Clyde Chitty

 

Further Reflections on the Great City Academy Fraud

doi:10.2304/forum.2008.50.1.5

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Academy sponsors have generally behaved with great arrogance, knowing that they enjoyed the enthusiastic support of Tony Blair’s Government. And this has been particularly true of Catholic and evangelical sponsors, who believed that Blair’s premiership was the best chance they would ever have of bringing about a seismic shift of power in schools from the state to the churches. Yet it seems clear that the academy project is not working out as its supporters originally intended, and it might well be that Gordon Brown’s new Government will feel obliged to jettison large parts of the original scheme.

 

Blair’s academies: the story so far

doi:10.2304/forum.2008.50.1.11

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Of all Tony Blair’s education policies during his decade as prime minister, one of the most controversial was his plan to create a network of academies – effectively, private schools funded by the taxpayer. This piece explores the origins of the policy and recounts the widespread concerns and criticisms with which it has been beset.

 

The School Academies Programme: a new direction or total abandonment?

doi:10.2304/forum.2008.50.1.23

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The concept of City Academies owes much to the plan for a network of City Technology Colleges announced by Conservative Education Secretary Kenneth Baker in 1986. This article argues that all this can be viewed as part of the inroad of business into state education, with private sponsorship seen by government as the magical solution to the ‘problems’ faced by state schools. Moreover, recent additions to the network of Academies appear to share the ethos of the early CTCs in specialising in business and enterprise and other vocational specialisms. In response to some of the criticisms that Academies have received, some commentators are now arguing for a new direction for these schools and for a model which emphasises local co-operation and social cohesion. But it can be argued that all this falls far short of what is really needed: a long-term strategy for restoring Academies to the maintained sector and for making them accountable to the communities they serve.

 

Academies in Action: case studies from Camden and Pimlico, 2007

doi:10.2304/forum.2008.50.1.33

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Both main UK political parties lend enthusiastic public support to academies, in the name of supporting the nation’s poorest pupils. But Gordon Brown’s Labour is, in reality, unsure about this undemocratic model while the Tories may well in the future exploit academy ‘independence’ for retrograde ends. Two contemporary case studies from London, in Camden and Pimlico, show the inherent dangers of this controversial national programme; they represent a blow to a truly modernised comprehensive model and give too much power to private interests. The private sector is keen to get involved for its own, often defensive, reasons. Meanwhile, Brown’s Government has little time left to make truly substantive changes to our education system that will really benefit those that need it most.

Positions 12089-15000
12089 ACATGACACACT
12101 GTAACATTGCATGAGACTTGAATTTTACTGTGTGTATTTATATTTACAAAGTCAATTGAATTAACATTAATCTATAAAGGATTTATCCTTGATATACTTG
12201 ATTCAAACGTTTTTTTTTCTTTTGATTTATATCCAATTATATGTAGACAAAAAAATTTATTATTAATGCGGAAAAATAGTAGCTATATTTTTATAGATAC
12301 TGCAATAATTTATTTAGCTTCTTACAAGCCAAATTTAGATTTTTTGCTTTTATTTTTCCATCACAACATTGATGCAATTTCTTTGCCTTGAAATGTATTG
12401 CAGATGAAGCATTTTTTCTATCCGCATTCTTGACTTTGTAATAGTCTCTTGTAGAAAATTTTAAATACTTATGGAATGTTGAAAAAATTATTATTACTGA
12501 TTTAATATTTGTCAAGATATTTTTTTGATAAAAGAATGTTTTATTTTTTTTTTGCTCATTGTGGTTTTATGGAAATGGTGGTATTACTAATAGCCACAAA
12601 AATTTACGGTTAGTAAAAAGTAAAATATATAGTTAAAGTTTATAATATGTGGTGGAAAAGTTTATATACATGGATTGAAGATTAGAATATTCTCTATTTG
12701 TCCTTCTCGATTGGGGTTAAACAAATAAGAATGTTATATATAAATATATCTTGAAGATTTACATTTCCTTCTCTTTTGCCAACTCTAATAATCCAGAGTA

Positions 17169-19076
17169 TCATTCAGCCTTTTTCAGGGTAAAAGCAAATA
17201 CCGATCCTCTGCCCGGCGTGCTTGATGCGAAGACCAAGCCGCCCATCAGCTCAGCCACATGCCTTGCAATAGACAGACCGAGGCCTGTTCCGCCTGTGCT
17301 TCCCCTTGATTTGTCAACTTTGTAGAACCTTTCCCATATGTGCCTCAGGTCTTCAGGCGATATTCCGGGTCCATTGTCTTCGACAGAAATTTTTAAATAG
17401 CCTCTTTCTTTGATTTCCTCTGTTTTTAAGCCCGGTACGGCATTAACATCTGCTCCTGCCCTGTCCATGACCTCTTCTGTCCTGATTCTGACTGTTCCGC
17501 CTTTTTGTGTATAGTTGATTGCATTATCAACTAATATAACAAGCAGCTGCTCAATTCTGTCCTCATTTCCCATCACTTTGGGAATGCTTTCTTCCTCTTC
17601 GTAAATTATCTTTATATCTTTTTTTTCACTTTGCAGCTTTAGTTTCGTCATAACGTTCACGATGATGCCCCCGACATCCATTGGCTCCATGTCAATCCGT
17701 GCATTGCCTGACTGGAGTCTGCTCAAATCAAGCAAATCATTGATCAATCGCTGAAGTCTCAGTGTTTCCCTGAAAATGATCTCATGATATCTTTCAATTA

Academies: a breakthrough or yet more spin?

doi:10.2304/forum.2008.50.1.41

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In this article the General Secretary of the National Union of Teachers outlines the reasons why the Union opposes Academies, and gives an overview of the changes in the relationship between local authorities and Academies. The NUT recognises that the change of government presents an opportunity for a change of direction and welcomes reports that a study has been commissioned. An analysis of recent evidence on Academies, including that of the influential House of Commons Committee of Public Accounts, is followed by the NUT’s views of the what the next steps should be on Academies and on supporting schools in challenging circumstances.

 

How Academies Threaten the Comprehensive Curriculum

doi:10.2304/forum.2008.50.1.49

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The Freedom of Information Act was used over a three-year period to investigate the curriculum of state schools and academies. The resulting data has shown that spectacular apparent school improvement, in terms of five or more A*-C GCSE /GNVQ passes has been largely brought about by the substitution of mainstream curriculum subjects by much easier vocational alternatives with disproportionate and unjustifiable equivalence to GCSE. Despite academies being exempt from FOI, and their refusal, supported by DCSF, to reveal their subject examination results, strong evidence has been found in individual cases of an extreme use of this strategy to boost headline results and league table performance. Examples are given of worryingly degraded curriculum opportunities in a number of academies for which data has been indirectly obtained, giving rise to concerns that some or even all pupils in some of these schools are being denied a right to a broad and balanced educational experience appropriate to full participatory citizenship in a modern European democracy. Private control of academies is revealed as likely to give rise to the differentiation of curriculum pathways with academic or vocational outcomes designed to meet the needs of the business interests of the sponsor. Questions are raised over the ability of academies to staff a full range of subjects at GCSE and sixth form level with serious consequences for progression to higher education especially for those pupils drafted at an early age into vocational pathways.